Designing Disorder: Experiments and Disruptions in the City (Paperback)

Designing Disorder: Experiments and Disruptions in the City By Richard Sennett, Pablo Sendra Cover Image

Designing Disorder: Experiments and Disruptions in the City (Paperback)

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Rethinking the open city

Planners, privatisation, and police surveillance are laying siege to urban public spaces. The streets are becoming ever more regimented as life and character are sapped from our cities. What is to be done? Is it possible to maintain the public realm as a flexible space that adapts over time? Can disorder be designed?

Fifty years ago, Richard Sennett wrote his groundbreaking work The Uses of Disorder, arguing that the ideal of a planned and ordered city was flawed, likely to produce a fragile, restrictive urban environment. The need for the Open City, the alternative, is now more urgent that ever. In this provocative essay, Pablo Sendra and Richard Sennett propose a reorganisation of how we think and plan the life of our cities. What the authors call 'infrastructures for disorder' combine architecture, politics, urban planning and activism in order to develop places that nurture rather than stifle, bring together rather than divide, remain open to change rather than rapidly stagnate.

Designing Disorder is a radical and transformative manifesto for the future of twenty-first-century cities.
Pablo Sendra is Lecturer in Planning and Urban Design at the Bartlett School of Planning, University College London. He combines his academic career with professional practice in urban design. He is Co-founder of the urban design practice Lugadero and Co-founder of Civicwise. He co-edited and co-authored, respectively, the books Civic Practices and Community-Led Regeneration. He is part of the City Collective for the journal City.

Richard Sennett’s first book was The Uses of Disorder in 1970. His other books include The Fall of Public Man, Flesh and Stone and Respect, as well as the recent Homo Faber trilogy: The Craftsman; Together; Building and Dwelling.
Product Details ISBN: 9781788737838
ISBN-10: 1788737830
Publisher: Verso
Publication Date: April 12th, 2022
Pages: 160
Language: English
“In this very readable essay, Sennett pushes on the ideas he developed in his ‘Uses of Disorder’. The upshot seems to be the ‘open city’; the antithesis of places like New York’s Hudson Yards; a pre-determined, real-estate driven ‘community’ that can only degrade over time. Given contingent times, a necessary critical view of the modern urban realm.”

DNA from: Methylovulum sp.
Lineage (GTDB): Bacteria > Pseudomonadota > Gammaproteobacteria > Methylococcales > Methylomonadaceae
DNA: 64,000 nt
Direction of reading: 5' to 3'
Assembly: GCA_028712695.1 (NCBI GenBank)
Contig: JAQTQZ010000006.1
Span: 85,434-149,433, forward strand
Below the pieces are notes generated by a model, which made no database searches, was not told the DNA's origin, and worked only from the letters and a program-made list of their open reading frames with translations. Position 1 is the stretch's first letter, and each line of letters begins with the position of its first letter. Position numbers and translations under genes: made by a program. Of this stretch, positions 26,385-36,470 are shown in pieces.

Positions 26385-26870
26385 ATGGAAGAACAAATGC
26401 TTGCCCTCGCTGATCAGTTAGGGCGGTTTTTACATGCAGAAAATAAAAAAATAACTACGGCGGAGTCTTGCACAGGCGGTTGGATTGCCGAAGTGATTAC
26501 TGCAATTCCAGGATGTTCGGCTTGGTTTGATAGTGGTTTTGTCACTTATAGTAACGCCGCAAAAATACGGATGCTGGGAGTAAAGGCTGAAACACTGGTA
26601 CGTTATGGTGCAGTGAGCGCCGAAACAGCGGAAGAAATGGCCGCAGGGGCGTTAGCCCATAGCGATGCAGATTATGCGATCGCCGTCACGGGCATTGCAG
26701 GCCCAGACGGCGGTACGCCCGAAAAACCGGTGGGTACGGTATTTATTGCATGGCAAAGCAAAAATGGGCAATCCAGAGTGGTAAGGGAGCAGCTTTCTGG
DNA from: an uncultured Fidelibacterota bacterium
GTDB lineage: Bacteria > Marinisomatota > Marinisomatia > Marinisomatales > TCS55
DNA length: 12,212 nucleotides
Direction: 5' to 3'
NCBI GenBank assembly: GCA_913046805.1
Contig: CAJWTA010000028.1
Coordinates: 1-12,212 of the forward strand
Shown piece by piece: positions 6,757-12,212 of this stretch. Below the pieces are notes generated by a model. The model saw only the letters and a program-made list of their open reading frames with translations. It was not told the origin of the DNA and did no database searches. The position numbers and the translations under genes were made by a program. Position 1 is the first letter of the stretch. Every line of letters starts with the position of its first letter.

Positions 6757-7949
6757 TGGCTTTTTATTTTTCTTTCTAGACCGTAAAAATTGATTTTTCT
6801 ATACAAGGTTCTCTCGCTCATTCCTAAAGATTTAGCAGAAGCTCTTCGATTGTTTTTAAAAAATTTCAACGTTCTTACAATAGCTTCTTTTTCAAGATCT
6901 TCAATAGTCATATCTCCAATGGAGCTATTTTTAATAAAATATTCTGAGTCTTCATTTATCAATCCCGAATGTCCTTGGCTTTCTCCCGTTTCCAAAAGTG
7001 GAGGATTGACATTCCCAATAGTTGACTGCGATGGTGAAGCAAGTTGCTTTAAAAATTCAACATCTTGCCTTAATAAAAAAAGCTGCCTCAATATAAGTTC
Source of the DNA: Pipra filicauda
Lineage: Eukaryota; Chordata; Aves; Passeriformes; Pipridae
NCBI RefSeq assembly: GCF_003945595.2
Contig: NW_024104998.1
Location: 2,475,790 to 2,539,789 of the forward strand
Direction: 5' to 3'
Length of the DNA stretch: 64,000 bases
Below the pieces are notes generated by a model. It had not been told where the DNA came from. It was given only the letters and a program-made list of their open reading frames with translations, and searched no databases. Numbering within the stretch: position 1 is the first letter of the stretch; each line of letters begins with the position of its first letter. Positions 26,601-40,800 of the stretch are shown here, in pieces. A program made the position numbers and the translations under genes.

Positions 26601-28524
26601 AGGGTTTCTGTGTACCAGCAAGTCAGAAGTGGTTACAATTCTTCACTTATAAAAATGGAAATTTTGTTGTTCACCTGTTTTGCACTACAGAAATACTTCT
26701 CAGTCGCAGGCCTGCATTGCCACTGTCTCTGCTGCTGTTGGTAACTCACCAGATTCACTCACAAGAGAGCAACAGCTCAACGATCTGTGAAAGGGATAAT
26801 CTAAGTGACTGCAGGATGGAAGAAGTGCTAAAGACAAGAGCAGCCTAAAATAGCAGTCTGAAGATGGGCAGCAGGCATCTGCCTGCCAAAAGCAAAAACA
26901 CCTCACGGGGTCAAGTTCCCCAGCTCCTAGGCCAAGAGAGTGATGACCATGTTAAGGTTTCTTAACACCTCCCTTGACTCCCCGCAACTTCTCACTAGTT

RIBA Journal

“The promotion of this sense of impotence, and the resulting inertia, are encouraged by a patronising capitalist ‘nanny state’ on behalf of corporations for whom profits, not people, matter. The only antidote to that inertia is surely to start planning the ‘disorder’ promulgated by Sendra and Sennett.”
Morning Star

“Timely and relevant … For both Sennett and Sendra, cities are at their best when they resist homogeneity and promote difference, and when they empower people to actively shape and reshape their built environment and its public uses.”
—Eoin Ó Broin, Irish Times

“A bold invitation to take sides … a city of power (Hudson Yards) versus a city of the people (the Garment District in New York City), before formulating the no less audacious goal of the book: to enable urban spontaneity by means of design.”
—Plácido González Martínez, Journal of Urban Design

“Evocatively, he paints a picture of brittle cities, which serve closed systems and whose buildings are destroyed rather than adapted as their use changes.”
—Charmaine Chan, South China Morning Post

“This book can be seen as an ongoing and open-ended conversation rather than a static presentation of the authors’ points of view … a very lively and engaging read.”
—Judith Ryser, Urban Design

“I thought of my home town, Dublin, while reading Pablo Sendra and Richard Sennett’s Designing Disorder. Here, the authors explore ethical urban design in an age of privatisation, hostile architecture and widespread surveillance.”
—Naoise Dolan, Observer (“Best Books of 2020”)

“A good public space should offer the possibility of surprise. Sennett and Sendra contrast the idea of the ‘brittle city’ or the ‘closed city’ with the idea of the ‘open city’: a place that can change as its residents’, visitors’, and workers’ needs change. A building, street, or neighborhood should always remain ‘incomplete,’ so that it can adapt with the times … worth reading as a guide to post-pandemic urban-space management.”
City Journal

“This short, 154-page book, contains thought provoking ideas, philosophies and history regarding experiments and disruptions in an urban environment.”
—Kevin Cassidy, Criminal Law and Criminal Justice Books